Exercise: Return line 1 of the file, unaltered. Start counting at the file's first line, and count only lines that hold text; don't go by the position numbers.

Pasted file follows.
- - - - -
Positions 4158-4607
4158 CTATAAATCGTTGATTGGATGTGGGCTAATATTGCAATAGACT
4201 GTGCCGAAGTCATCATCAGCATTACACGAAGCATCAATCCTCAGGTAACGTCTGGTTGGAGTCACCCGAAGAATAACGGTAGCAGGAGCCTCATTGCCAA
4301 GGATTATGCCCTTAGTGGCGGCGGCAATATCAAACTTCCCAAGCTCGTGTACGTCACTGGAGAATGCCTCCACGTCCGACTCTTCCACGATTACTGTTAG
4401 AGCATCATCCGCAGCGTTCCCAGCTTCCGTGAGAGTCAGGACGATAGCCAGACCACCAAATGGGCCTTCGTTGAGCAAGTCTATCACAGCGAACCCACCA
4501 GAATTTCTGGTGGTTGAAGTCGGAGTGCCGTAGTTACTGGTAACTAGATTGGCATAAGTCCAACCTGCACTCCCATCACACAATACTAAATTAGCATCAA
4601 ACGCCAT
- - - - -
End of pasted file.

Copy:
Positions 4158-4607